Review – “The Binding Vine” by Shashi Deshpande

The Binding Vine by Shashi Deshpande is a hard-hitting novel about the concepts that surround women. Set in a patriarchal world, it is a narration of the protagonist, Urmila, and the women in her life, some of whom she happens to encounter by chance. They come from various strata of society and bind themselves together with the narrator.

Showing the multi-faceted-ness of the central character, the story begins with a miserable Urmi, mourning the death of her beloved infant daughter Anu. Caught in an unhappy marriage where her husband is away on the sea most of the time, Urmi finds it difficult to cope with this loss. She struggles to accept the reality, both relating to her marriage with Kishore and Anu’s death. She starts feeling emotionally detached to Kishore and also shuns her mother Inni’s and friend-cum-sister-in-law Vanaa’s attempts to help her, which makes it harder for her to deal with life at the moment. She also knows she ought to give attention to her son, realizing her accountability towards him who longs for her love and affection. Urmi, herself in her childhood, was sent away to live with her grandmother Baiaji to whom she was closer to than her own mother while her brother continued to live with their parents. She knows she shouldn’t be keeping her son away, the way her mother did to her.
While overcoming her grief, Urmi crosses path with three women; Mira, her dead mother-in-law, Kalpana, a brutal rape survivor, and her impoverished mother, Shakutai. As their story unfolds, so does their strength and courage blossoms.
Urmi comes across Mira’s journals locked away in a dusty trunk when she visits her Biaji’s home when she dies. Curiosity gets the better of her and she opens it to find Mira’s handwritten notes, her poetries, most of which spoke about her torturous arranged marriage to Kishore’s father and the life she desired. Married off to a man who fell in love with her beauty at a social function, Mira becomes a victim of domestic violence and marital rape. She conceived as a result and died during the delivery of her son and was ultimately emancipated from her miseries. But before that, being a gifted writer she was, penned down her beautiful poems, which years later capture Urmi’s attention who finds an escape in them. Urmi makes it her aim to get the poems published in the honor of the woman, who was forcefully made a wife and the mother, who wanted to love her child but couldn’t, irrespective of the way in which he was put into her.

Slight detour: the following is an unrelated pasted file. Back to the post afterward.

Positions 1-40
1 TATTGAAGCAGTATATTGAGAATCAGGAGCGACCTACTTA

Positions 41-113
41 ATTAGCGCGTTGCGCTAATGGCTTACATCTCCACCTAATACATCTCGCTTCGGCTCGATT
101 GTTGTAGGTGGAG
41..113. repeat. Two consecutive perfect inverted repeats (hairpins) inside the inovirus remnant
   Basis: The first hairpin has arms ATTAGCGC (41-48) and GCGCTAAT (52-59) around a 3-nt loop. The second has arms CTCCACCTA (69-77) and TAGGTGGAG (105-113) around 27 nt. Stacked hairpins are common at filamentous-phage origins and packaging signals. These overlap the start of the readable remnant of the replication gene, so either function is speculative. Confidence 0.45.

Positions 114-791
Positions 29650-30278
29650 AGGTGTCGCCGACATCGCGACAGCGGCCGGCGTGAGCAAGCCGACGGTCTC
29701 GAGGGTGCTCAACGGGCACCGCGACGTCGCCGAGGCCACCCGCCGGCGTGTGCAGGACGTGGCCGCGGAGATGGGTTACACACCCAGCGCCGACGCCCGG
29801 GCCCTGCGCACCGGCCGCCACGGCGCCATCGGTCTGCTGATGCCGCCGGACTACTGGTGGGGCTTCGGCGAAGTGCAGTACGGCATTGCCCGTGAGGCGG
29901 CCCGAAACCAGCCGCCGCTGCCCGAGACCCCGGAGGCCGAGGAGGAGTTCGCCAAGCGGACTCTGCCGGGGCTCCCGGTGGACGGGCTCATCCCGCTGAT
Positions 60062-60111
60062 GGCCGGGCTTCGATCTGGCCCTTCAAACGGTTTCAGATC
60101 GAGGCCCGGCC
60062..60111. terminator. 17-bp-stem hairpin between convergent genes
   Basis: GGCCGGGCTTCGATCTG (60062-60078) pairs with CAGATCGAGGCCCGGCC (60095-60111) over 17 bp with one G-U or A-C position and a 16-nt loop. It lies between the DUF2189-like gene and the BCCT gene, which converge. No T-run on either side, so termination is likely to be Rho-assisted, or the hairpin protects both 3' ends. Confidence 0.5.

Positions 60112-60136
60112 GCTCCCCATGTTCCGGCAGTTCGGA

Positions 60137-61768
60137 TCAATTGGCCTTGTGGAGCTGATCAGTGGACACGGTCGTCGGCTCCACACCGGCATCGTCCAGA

Urmi meets Shakutai at a local hospital where she has come with her friend Bhaskar. On seeing the woman upset and crying, she enquires and finds that her daughter Kalpana has been raped and is fighting for her life. Urmi sympathizes with her and to some extent identifies, since both the women are at a loss of their respective daughters. Urmi forms a mutual comfort with Shakutai, visits her room in the chawl where she tells her how her Kalpana would fight with her; her young, fierce energy oozing confidence. Urmi suggests lodging police but Shakutai refuses because she fears that no one would marry her girl. In fact, she should be worrying about her lying in a hospital bed, unconscious, instead, she regrets not forcing her to marry her lecherous uncle, the husband of her childless sister Sulu, who preferred Kalpana over some other woman to bear her husband a child. Blaming Kalpana for her situation, Shakutai curses her for being so forward, thinking that she could be spared of the fate that awaits a woman. It is eventually found by Sulu that it was her husband who had avenged Kalpana as a punishment for refusing to marry him. Sulu, in shame, commits suicide but not before exposing her criminal husband. While Shakutai still couldn’t deal with her daughter’s loss, she is pushed into mourning her sister as well.

The central characters of this novel are women, some weak, some strong, all bound by a vine called Urmi, reaping it with love, concern, comfort, and courage to each other. Each one of them has its own challenges and is trying best to deal with them. The author uses the themes of death, marriage, rape, loneliness, and loss to highlight the plight of these women.
All the women have/had challenging marriages, Mira was exploited by her husband, Inni and Vanaa supposedly were too submissive to their respective partners, sisters Shakutai and Sulu were abandoned, one literally, the other emotionally and Urmi had second thoughts about her relationship with Kishore. They are lonely despite having (had) a life partner each. Is it so important for a woman to get married?
Rape is another violation that brings them closer, Mira and Kalpana both were victims, a generation apart, one married, and another unmarried. Yet it is the women who get the blame for being a catalyst for her own horrific plight. Is it really the victim’s disgrace and not the criminal’s?
Death is a truth of life that none will ever understand. It is eminent yet we are unable to accept it. Women of this novel are compelled to face it, both Urmi and Shakutai grieve the deaths of their beloved daughters. While Urmi also grieves her grandmother, Shakutai has Sulu to blame who leaves her in her time of need. Will we ever understand that death spares no one, timely or untimely?
All the women are looking for their place in the patriarchal world. Being defined by her father or husband is not her only identity. She can be independent of them and make her own place if she manages to gather enough courage. When a woman can bring a new life into the world, she definitely can take care of herself. It is a question of being true to oneself. Urmi decides to publish Mira’s poems while Shakutai decides to go public with Kalpana’s violator. This sense of being liberated from a cage, to get their voices heard, truly is their victory.


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